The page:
Snowman Suitcase

DSCN2285Snowman Suitcase

I feel like I have been gone forever, but a lot happened since my last post. We moved! From Thanksgiving weekend until this past weekend we have moved, unpacked, put things away, decorated the house with normal and Christmas decor and I am more than halfway through with my Christmas baking. Whew!

Now it’s time to address my blog. I had so many tutorials I wanted to post for Christmas, but with only a week to go…, well, let’s just say I’ll post as many as I can before the big jolly guy comes down your chimney. ;)

Greet your holiday guests at the door with a snowman painted vintage suitcase. Its whimsical message will have all those who enter your house grinning with Christmas spirit.

DSCN2269Vintage suitcases are not difficult to find. Yard sales and auctions are great sources for picking them up for practically nothing.

Things You Will Need:

Vintage Suitcase
White acrylic latex paint
Paper plate
Sea sponge
Light pink paint
Stencil brush
Paper towel
1/2-inch dowel
Black acrylic paint
Ruler
Black paint pen
Orange acrylic paint
Paintbrush
Wooden skewer
Christmas or snowman fabric
Scissors
Craft glue

DSCN2273Pour white acrylic latex paint onto a paper plate. For large craft projects like this, I save money by using wall paint left over from previous home projects. Wet a sea sponge and wring it out well. Dip the sponge in the paint and sponge the paint over the surface of the suitcase. Paint everything, including the hinges and the latches. The handle does not need to be painted. Allow the paint to dry.

Pour a small amount of light pink paint on a paper plate. Wad up a paper towel. Dip a stencil brush into the paint. Scrub the wet brush into the towel. Working in a circular motion, rub large rounds cheeks onto the front of the suitcase. Note: Before painting, make sure the suitcase is positioned with the handle at the top.

DSCN2279Dip the end of a 1/2-inch dowel in black acrylic paint. Dot two eyes approximately 1/4 inch apart, just above the center of the suitcase front. Draw a large smile using a black paint pen.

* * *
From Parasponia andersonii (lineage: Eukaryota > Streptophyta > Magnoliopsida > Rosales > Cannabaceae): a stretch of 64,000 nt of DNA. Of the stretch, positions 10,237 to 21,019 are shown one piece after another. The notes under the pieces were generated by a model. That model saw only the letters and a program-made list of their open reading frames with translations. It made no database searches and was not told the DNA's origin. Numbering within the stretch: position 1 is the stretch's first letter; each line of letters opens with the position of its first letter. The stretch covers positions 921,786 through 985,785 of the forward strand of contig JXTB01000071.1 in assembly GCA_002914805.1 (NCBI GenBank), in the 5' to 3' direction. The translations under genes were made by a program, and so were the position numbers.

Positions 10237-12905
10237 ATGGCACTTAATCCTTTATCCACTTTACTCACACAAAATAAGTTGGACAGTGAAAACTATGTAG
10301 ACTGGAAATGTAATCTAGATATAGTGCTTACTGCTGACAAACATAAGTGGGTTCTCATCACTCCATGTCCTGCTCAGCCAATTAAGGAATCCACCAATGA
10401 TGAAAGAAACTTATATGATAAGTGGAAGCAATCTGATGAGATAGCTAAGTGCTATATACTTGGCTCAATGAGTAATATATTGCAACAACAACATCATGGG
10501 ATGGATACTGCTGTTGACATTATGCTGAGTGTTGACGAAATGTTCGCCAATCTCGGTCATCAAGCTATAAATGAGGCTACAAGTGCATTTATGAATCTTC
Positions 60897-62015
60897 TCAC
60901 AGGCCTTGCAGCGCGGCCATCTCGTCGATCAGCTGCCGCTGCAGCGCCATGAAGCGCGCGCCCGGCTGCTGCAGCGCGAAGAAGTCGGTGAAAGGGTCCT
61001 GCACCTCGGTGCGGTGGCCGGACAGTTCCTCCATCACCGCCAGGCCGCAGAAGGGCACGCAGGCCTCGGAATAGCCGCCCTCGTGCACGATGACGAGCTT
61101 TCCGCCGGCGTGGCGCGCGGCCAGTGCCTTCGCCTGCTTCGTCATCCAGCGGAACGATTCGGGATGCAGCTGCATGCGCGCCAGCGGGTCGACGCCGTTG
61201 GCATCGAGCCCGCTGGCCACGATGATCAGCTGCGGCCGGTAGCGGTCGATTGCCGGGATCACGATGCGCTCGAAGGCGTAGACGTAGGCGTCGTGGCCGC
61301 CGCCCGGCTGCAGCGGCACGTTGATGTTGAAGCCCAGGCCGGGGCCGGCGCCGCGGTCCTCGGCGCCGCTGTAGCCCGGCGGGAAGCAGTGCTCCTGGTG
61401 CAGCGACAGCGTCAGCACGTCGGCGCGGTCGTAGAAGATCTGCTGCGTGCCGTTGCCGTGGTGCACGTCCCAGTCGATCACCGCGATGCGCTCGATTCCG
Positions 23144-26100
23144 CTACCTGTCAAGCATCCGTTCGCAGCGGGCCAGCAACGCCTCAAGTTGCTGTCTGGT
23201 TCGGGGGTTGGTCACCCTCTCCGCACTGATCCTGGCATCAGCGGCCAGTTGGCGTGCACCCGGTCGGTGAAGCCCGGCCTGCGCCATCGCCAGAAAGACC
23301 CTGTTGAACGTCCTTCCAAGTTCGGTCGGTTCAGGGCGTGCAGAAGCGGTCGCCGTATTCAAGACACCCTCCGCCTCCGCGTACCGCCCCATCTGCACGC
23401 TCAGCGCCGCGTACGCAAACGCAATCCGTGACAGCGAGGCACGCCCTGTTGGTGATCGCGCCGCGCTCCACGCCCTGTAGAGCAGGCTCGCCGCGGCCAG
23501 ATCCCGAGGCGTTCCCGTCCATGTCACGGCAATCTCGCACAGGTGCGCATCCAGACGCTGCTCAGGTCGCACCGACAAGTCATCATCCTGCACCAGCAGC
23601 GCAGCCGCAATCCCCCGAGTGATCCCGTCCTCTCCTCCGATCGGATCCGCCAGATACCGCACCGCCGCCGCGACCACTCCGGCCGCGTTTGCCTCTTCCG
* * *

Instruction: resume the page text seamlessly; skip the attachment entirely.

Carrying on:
Starting in the center of the face, using a paintbrush and orange acrylic paint, paint a carrot nose in a zigzag motion. Allow the paint to dry.

Starting half way up the left side of the suitcase front, working across the top and halfway down the right side of the suitcase front, write “In The Meadow We Will Build A Snowman” using a black paint pen. Dip the blunt end of a wood skewer into black acrylic paint. Dot the angles and intersections on each letter. Allow the paint to dry.

DSCN2282Rip a 1-inch-wide strip of Christmas or snowman fabric. Apply craft glue to the handle of the suitcase. Wrap the strip around the handle.

It does not matter what the inside of the suitcase looks like, as the case need not be opened. It can, however, be used to store Christmas decorations at the end of the season.

DSCN2285Enjoy!

Record Album Snowman Signs

2-DSCF2220Record Album Snowman Signs

I’m set up at a craft show today, but my husband is watching the booth while I make chicken noodle soup. Yum! I’ll be heading back in a few, but I wanted to share my latest project for the show.

I saw something similar to these on Pinterest, but I couldn’t locate a tutorial. No worries. I winged it.

They are made from old record albums.

1-DSCF2218I didn’t write a tutorial either, but they were not difficult. I have to say, I’m a little in love with painting on an album surface. The texture is kinda interesting.

If you are in Arkansas City, Kansas today, come say hello.

Here are the particulars.

Beta Sigma Phi’s 38th annual Sorority Craft Fair — 10 a.m. to 3 p.m. Nov. 15, Agri-Business Building, 712 W. Washington Ave., Arkansas City.

Hurry, there isn’t much time left! ;)

Enjoy!

Scrap Wood Christmas Trees-COMPLETE Tutorial